News Alert: Space Shuttle Columbia Lost Prior To Landing

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News Alert: Space Shuttle Columbia Lost Prior To Landing

Post by GaryEA » Feb 1st 2003, 12:33 pm

As reported by various news agencies, the space shuttle Columbia broke up over Central Texas while en route to it's scheduled landing in Florida.

At this time, it is being reported that debris has fallen over parts of Texas.

There has been no official word from NASA or the White House as to the cause of the tragedy. The only official facts are that NASA lost contact with the shuttle Columbia shortly before the apparent break-up, and that the break-up was clearly visible over Texas and the region. Further details will emerge over time as NASA makes it's investigation.

It should also be noted that there are no signs of terrorism in relation to this event.

The following is the initial report from Reuters news service...
CAPE CANAVERAL, Fla. (Reuters) - The space shuttle Columbia was feared crashed in Texas on Saturday with seven astronauts on board after it lost contact with NASA minutes before landing.

Television images showed several white trails in the blue sky, which could be an indication of the breakup of the shuttle because normally only a single trail is visible. Officials immediately warned about the possibility of toxic debris in the Dallas-Fort Worth area.

The U.S. space agency said it scrambled rescue units to search in Texas for the shuttle and its astronauts, which included the first Israeli to fly on the shuttle, Col. Ilan Ramon. There was no immediate indication of any foul play, officials said.

A NASA spokesman said the agency lost contact with the shuttle, which was completing a 16-day mission, at around 9 a.m. while it was 207,000 feet above the Earth, and 16 minutes out from its scheduled landing at Kennedy Space Center.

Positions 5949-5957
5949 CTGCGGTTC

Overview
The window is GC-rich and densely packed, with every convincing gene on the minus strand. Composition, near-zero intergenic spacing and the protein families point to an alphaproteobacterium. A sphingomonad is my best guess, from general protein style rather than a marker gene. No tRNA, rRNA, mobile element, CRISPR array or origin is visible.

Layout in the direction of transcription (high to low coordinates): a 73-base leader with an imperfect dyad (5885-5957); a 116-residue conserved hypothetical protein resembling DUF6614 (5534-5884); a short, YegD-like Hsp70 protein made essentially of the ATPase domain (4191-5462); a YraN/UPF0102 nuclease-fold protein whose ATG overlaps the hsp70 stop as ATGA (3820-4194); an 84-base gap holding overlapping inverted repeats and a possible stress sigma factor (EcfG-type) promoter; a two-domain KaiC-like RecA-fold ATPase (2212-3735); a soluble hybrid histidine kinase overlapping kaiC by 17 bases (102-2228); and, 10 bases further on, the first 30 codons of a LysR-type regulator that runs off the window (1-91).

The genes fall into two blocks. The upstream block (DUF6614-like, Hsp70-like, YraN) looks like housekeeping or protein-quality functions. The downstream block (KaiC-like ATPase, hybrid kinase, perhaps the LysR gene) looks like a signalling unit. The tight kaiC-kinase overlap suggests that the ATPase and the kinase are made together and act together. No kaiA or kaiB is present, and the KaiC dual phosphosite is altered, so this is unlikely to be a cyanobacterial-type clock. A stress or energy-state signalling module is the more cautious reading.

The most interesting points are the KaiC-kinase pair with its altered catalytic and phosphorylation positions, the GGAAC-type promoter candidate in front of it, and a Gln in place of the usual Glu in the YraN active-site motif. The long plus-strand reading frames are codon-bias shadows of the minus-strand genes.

It was almost 17 years to the day that the Challenger shuttle exploded on Jan. 28, 1986, killing all seven astronauts on board.

NASA would say only that it had declared a "contingency" and that search and rescue units had been scrambled to search for any wreckage.

NASA Administrator Sean O'Keefe at Kennedy Space Center in Florida had no comment.

President Bush was briefed on the situation at the Camp David presidential retreat outside Washington, and citizens in the Dallas-Fort Worth area were warned not to approach any wreckage they might find.

NASA mission control in Houston said, "Any debris that is located in the Dallas-Fort Worth vicinity should be avoided and may be hazardous due to the toxic nature of propellants used on board the shuttle and should be reported to local law enforcement authorities."

In Palestine, Texas, a city southwest of Dallas that could be on a flight path that would turn up debris, police spokesman Steve Petrovich said, "We've gotten numerous calls throughout the city of some type of sonic-type boom and people seeing vapor trails."

Columbia is NASA's oldest shuttle and first flew in 1981.

There were numerous eyewitness reports of the shuttle apparently breaking apart, with several trails seen as it headed toward Earth.

Dan Archer told local television from Waco, Texas. "I kept tracking the shuttle and then it appeared to be breaking up."

Another witness told CNN: "We heard a rumble. It eventually got to where our house was shaking ... it lasted for about a minute and a half. It felt like you lived with a railroad in your backyard."

Weather forecasters had predicted clear skies and light winds at the Kennedy Space Center. NASA headquarters said there had been no reported difficulties from the shuttle before it lost contact with ground control.